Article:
Opposition parties have hit out at the government’s appointment of Tony Sewell to lead the new racial disparity commission, despite his previous claim that evidence of the existence of institutional racism was “flimsy”.

Mr Sewell was confirmed by the Government as chairman of the new Commission on Race and Ethnic Disparities on Thursday – but opposition MPs have called for action as opposed to yet another report on the effects of systemic racism in the UK

Liberal Democrat equalities spokeswoman Christine Jardine said: “As Black Lives Matter has shown, the Conservative Government urgently needs to redress institutional racism in the criminal justice system and many other parts of our society.

“I wish the commission well, and commit the Liberal Democrats to playing a constructive role. But, to guarantee this commission has real teeth, the Prime Minister should commit now to ensuring the recommendations to come don’t just sit and gather dust.

“Conservative ministers must not use the commission as an excuse to stall on tackling racism. We need a race equality strategy now, starting with scrapping the hostile environment policies and suspicion-less stop and search.”

Marsha de Cordova, Labour’s shadow women and equalities secretary, said: “It’s time for action on the structural racism that we already know exists.

“Much of the evidence that Dr Sewell will review has already been presented to the Government.

“His first priority should be to understand why the many recommendations made from reviews and investigations in recent years are yet to be implemented by the Government.”


Coronavirus outcome in the UK has not been good, admits chief scientific adviser

Sir Patrick Vallance, the government’s chief scientific adviser, has admitted the UK has not had a good outcome from the coronavirus pandemic.

Speaking to MPs on the Commons science and technology committee Sir Patrick said: “It’s clear the outcome in the UK has not been good. I think we can be absolutely clear about that.”

He had previously said 20,000 deaths would be a “good result” in the pandemic, but the latest death rates show the UK has seen more than 50,000 deaths linked to coronavirus.

More below?


Andrea Leadsom calls for secondary chamber to be permanent fixture

While debating where MPs will sit while the commons is regenerated, former leader of the house Andrea Leadsom said a permanent back-up Commons chamber is needed as a contingency plan in case of a disaster.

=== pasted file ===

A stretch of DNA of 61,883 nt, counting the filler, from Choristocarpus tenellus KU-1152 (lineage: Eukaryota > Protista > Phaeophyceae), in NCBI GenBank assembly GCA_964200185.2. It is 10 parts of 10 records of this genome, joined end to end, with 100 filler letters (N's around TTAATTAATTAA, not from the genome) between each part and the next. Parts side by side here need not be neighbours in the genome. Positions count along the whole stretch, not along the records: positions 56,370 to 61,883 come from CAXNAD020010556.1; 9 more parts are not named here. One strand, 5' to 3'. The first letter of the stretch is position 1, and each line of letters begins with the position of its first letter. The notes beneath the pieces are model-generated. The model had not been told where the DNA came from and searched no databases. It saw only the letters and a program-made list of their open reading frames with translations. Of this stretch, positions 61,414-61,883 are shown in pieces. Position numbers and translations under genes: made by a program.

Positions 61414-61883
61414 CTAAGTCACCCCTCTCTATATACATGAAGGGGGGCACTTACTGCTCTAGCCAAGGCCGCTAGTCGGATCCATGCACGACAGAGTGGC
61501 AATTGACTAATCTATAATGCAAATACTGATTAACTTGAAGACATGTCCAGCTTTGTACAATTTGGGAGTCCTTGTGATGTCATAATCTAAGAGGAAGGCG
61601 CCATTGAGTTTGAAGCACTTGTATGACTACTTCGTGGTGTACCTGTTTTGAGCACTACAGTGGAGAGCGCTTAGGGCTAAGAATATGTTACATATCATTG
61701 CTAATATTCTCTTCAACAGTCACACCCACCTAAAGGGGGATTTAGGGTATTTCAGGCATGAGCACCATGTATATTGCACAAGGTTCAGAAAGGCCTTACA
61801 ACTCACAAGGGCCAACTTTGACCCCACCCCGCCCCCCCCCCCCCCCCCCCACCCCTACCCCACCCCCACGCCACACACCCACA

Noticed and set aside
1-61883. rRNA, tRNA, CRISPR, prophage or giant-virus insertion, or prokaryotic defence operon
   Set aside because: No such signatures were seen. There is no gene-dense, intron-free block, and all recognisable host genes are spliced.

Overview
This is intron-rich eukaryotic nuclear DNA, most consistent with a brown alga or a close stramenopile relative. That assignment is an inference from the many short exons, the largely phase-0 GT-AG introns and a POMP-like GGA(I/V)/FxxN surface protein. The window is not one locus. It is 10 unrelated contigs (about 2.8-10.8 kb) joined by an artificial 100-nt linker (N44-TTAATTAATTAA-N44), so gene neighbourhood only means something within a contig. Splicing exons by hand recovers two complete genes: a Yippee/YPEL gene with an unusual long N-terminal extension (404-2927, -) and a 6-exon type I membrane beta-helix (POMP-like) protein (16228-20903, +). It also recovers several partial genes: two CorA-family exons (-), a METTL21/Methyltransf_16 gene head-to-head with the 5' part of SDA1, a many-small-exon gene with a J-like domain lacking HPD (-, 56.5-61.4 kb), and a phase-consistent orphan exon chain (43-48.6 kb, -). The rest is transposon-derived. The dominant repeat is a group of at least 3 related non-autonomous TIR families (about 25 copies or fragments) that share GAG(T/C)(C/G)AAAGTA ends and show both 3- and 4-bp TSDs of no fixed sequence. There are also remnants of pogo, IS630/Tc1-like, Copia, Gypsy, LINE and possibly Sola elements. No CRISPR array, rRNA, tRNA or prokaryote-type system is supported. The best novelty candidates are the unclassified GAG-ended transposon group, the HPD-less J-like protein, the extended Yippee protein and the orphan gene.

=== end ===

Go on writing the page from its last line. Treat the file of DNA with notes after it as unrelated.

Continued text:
She told the Commons: “It’s not a case of whether we fancy moving out or staying here, it’s that if we don’t move out all of the evidence points to a disaster that would force us to move and, if and when that happens, as I pointed out in 2018, the contingency arrangements for a catastrophic failure in this palace is a temporary chamber in a building in Parliament Square using curtains and temporary wiring. It’s designed to last for a few weeks at most.”

Ms Leadsom said there is an “obvious need for a permanent contingency plan for future generations”, which means “establishing a permanent and alternative contingency venue for the Commons to be able to meet within the palace perimeter wall” as the current “decant” plans involve for Richmond House.


MPs continue scrutiny of plan to relocate parliament

MPs have continued to scrutinise proposed plans to move parliament to York while the run-down House of Commons is restored.

Shadow Commons leader Valerie Vaz questioned if a temporary move to York had been costed, adding in the Commons: “This House won’t be able to continue with a patch and mend approach or a quick fix – that won’t do – and any delays will exacerbate the problem, probably making it cost more.”

Conservative Damian Hinds, who speaks on behalf of the Parliamentary Works Sponsor Body, said many current MPs “won’t be around” to see the restoration works finished.

He said: “This is not about us. We are trustees of this place. Clearly we have to do what is right, not what happens to be convenient for us as its current temporary occupants.”

Mr Hinds added the patch and mend approach is failing and noted the National Audit Office found Parliament spent £369 million in the last three years on projects to keep the buildings in use, with a £1 billion repairs backlog.


Russia terms Raab intervention ‘ambiguous’ and ‘confusing’

Russian foreign ministry spokeswoman Maria Zakharova has dismissed Dominic Raab’s statement on her nation’s involvement in UK affairs as “ambiguous” and “confusing”.

She said the UK had admitted there was “no evidence of full-scale interference” by Russia.